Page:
Judy Watson Napangardi

c.1935 - Present



Region: North-western Central Australia (Tanami Desert)

Residence: Yuendumu

Country: Mina Mina

Language: Warlpiri

Judy Watson Napangardi was around 1935 on Mt Doreen Station, northwest of Alice Springs, between the Gibson and Tanami Deserts. Judy grew up living the traditional life of a Warlpiri girl, travelling throughout her tribe's ancestral lands, in particular around the Mina Mina area.

Judy Watson took up painting in 1986, initially being taught by her elder sister, noted artist Maggie Watson Napangardi. Over time Judy and Maggie moved from the use of discreet dots in their paintings to a distinctive drag and dot technique where the brush does not leave the canvas as they paint. Some say that this technique mimics the style of dancing typical of Warlpiri women in which they drag their feet through the dust. Typical of many Warlpiri artists, Judy uses a vibrant array of colours in her paintings and amazingly achieves a cohesiveness of expression that defies the broad colour spectrum used.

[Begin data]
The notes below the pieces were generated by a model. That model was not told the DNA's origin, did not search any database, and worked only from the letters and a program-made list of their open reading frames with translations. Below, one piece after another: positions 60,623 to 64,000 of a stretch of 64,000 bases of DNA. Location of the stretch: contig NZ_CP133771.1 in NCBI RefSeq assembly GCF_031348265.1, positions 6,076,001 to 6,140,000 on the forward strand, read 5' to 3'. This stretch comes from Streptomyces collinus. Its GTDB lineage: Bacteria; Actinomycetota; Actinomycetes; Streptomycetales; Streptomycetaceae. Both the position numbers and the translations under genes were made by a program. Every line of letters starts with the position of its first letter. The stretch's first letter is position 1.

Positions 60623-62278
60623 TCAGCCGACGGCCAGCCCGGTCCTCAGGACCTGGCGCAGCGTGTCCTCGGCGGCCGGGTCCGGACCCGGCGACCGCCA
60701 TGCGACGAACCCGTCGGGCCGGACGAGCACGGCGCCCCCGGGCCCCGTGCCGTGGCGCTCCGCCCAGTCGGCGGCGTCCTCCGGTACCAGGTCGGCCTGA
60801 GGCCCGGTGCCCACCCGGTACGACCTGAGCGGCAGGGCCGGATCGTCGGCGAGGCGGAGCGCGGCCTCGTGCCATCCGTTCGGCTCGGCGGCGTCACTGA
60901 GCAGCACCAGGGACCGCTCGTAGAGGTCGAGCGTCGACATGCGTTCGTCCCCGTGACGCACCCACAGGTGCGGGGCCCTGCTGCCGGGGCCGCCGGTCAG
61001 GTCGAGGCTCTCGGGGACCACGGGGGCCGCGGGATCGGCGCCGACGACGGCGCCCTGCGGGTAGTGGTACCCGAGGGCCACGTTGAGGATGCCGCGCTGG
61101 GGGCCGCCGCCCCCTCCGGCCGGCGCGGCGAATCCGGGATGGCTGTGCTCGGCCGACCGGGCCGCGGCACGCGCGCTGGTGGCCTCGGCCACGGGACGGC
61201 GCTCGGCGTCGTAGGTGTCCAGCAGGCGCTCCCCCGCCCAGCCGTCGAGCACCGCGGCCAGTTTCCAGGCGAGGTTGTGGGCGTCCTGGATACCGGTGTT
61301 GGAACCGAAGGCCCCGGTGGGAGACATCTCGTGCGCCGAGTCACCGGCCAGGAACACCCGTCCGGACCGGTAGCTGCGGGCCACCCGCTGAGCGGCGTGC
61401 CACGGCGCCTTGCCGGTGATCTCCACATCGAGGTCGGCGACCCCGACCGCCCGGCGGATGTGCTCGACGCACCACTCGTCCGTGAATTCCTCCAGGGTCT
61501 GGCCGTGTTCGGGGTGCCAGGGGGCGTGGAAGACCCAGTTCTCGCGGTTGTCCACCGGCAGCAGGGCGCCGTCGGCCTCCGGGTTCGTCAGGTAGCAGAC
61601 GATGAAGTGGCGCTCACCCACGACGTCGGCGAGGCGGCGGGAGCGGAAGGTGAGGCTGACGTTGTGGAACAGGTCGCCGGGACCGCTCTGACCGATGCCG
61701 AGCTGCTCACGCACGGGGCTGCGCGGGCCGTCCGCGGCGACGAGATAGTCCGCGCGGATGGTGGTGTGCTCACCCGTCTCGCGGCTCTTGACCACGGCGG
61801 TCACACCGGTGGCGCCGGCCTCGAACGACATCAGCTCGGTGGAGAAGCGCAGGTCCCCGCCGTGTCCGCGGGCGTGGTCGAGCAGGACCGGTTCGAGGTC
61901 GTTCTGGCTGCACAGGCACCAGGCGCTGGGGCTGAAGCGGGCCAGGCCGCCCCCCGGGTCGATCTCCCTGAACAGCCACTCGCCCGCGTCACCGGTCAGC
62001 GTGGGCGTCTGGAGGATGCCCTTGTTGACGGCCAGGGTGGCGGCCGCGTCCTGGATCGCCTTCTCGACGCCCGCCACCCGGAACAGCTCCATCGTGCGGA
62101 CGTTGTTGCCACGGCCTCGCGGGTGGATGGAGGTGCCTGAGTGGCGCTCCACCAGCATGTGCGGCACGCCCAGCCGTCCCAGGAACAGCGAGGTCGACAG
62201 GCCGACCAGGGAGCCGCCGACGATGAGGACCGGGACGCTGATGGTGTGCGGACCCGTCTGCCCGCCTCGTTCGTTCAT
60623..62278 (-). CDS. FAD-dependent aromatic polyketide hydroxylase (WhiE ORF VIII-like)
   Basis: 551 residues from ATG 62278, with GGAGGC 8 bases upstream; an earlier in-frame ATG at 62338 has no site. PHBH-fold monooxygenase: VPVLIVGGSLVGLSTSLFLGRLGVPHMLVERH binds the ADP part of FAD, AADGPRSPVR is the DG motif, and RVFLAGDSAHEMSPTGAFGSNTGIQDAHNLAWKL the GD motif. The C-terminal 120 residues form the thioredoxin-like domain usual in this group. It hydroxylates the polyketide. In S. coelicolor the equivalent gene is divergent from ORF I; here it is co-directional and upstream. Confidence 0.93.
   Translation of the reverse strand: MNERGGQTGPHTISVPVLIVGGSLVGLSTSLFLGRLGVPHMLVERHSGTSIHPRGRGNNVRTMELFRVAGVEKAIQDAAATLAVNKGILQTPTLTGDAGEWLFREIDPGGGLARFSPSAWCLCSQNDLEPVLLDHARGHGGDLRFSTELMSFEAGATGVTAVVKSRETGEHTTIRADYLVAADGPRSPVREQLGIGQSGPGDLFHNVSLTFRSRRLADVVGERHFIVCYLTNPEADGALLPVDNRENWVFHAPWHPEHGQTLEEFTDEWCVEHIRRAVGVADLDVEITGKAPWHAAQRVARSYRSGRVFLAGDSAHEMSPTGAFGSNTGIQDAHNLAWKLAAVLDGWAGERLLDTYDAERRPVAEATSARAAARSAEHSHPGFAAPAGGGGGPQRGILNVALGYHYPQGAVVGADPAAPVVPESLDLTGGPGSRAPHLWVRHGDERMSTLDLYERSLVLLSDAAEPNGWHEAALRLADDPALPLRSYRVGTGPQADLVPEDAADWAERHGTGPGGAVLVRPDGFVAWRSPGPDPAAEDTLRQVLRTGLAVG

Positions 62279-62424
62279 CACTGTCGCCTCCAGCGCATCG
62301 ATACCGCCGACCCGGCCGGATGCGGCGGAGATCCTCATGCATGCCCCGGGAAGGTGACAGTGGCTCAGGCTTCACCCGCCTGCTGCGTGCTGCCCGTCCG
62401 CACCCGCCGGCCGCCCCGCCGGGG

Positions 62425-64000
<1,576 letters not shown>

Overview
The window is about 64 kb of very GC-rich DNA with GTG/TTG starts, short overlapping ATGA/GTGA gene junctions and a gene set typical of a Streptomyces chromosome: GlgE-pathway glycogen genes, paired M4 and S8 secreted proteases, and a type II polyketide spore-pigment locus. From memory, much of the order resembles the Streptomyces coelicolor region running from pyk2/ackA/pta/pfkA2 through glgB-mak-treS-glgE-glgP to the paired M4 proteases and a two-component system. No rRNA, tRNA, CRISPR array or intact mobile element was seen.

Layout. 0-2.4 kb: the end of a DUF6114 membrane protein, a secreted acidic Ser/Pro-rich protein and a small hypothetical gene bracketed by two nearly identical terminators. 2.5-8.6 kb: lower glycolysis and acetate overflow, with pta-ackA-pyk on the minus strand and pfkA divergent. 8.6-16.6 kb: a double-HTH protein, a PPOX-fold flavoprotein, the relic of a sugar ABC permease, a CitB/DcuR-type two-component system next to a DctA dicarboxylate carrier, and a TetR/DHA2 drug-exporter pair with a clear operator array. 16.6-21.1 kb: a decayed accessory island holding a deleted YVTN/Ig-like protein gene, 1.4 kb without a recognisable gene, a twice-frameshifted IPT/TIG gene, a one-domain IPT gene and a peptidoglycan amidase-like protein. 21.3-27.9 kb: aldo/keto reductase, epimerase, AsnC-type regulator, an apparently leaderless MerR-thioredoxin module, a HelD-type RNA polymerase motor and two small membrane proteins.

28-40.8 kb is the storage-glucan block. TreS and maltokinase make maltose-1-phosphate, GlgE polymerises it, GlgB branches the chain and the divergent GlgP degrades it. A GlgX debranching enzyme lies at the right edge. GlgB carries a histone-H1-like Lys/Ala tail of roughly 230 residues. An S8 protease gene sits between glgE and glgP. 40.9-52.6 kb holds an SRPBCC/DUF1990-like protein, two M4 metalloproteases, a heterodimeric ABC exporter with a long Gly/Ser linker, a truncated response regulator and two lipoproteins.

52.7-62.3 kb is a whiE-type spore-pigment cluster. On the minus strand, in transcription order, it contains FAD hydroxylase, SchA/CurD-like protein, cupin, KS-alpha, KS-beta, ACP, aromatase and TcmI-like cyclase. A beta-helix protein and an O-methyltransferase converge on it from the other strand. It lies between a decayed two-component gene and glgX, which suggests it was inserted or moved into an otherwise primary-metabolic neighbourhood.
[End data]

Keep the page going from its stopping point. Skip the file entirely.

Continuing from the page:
Since Maggie passed away, Judy took over responsibility for the dreamings surrounding the important women's ceremonial sites at Mina Mina. Judy continually returns to the themes from these dreamings and often represents multiple themes on one canvas. Most commonly, she now paints images associated with snake vine, native truffle (or bush mushroom as Judy calls it), desert oak and sites where the Napangardi and Napanangka women gather.

Judy Watson Napangardi is presently on the board of Warlurkurlangu Artists, the Warlpiri community art body based in Yuendumu where Judy lives with a number of her 10 children.



Parliament House, Canberra


Hogarth Galleries, Sydney

Araluen Arts Centre, Alice Springs


Gabrielle Pizzi Gallery, Melbourne

Rotterdam, The Netherlands


Sutton Gallery, Melbourne


Araluen Arts Centre, Alice Springs


''Echoes of the Dreamtime'', Osaka, Japan

National Gallery of Melbourne, Victoria


''Chicago International New Art Forms Exposition''


Women's Gallery, Melbourne


Women's Gallery, Melbourne


''Yuendumu and Ramingining'', Melbourne

Achievements, Collections & Commissions


Art Gallery of New South Wales, Sydney

Aboriginal Art Museum, Utrecht

Gordon Darling Foundation, Canberra

Flinders University Art Museum, Melbourne

National Gallery of Australia, Canberra

National Gallery of Victoria

Museum and Art Gallery of the Northern Territory, Darwin

South Australian Museum, Adelaide


Birnber, M. & Kreczmanski, J.B. ''Aboriginal Artists: Dictionary of Bibliographies'', J.B. Publishing, Australia, 2004